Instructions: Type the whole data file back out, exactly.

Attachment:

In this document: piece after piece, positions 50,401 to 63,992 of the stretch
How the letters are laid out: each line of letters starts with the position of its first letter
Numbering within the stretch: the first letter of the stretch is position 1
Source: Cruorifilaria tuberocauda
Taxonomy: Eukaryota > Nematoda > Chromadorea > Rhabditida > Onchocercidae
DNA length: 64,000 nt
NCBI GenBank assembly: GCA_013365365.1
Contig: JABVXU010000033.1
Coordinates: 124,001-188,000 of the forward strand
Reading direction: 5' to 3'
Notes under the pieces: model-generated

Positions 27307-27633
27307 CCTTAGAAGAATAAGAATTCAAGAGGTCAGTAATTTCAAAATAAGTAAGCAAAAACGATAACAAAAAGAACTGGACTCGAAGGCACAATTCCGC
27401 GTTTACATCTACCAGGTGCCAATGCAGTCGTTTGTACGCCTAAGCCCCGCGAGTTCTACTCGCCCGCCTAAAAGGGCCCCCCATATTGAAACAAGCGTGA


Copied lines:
In this document: piece after piece, positions 50,401 to 63,992 of the stretch
How the letters are laid out: each line of letters starts with the position of its first letter
Numbering within the stretch: the first letter of the stretch is position 1
Source: Cruorifilaria tuberocauda
Taxonomy: Eukaryota > Nematoda > Chromadorea > Rhabditida > Onchocercidae
DNA length: 64,000 nt
NCBI GenBank assembly: GCA_013365365.1
Contig: JABVXU010000033.1
Coordinates: 124,001-188,000 of the forward strand
Reading direction: 5' to 3'
Notes under the pieces: model-generated

Positions 27307-27633
27307 CCTTAGAAGAATAAGAATTCAAGAGGTCAGTAATTTCAAAATAAGTAAGCAAAAACGATAACAAAAAGAACTGGACTCGAAGGCACAATTCCGC
27401 GTTTACATCTACCAGGTGCCAATGCAGTCGTTTGTACGCCTAAGCCCCGCGAGTTCTACTCGCCCGCCTAAAAGGGCCCCCCATATTGAAACAAGCGTGA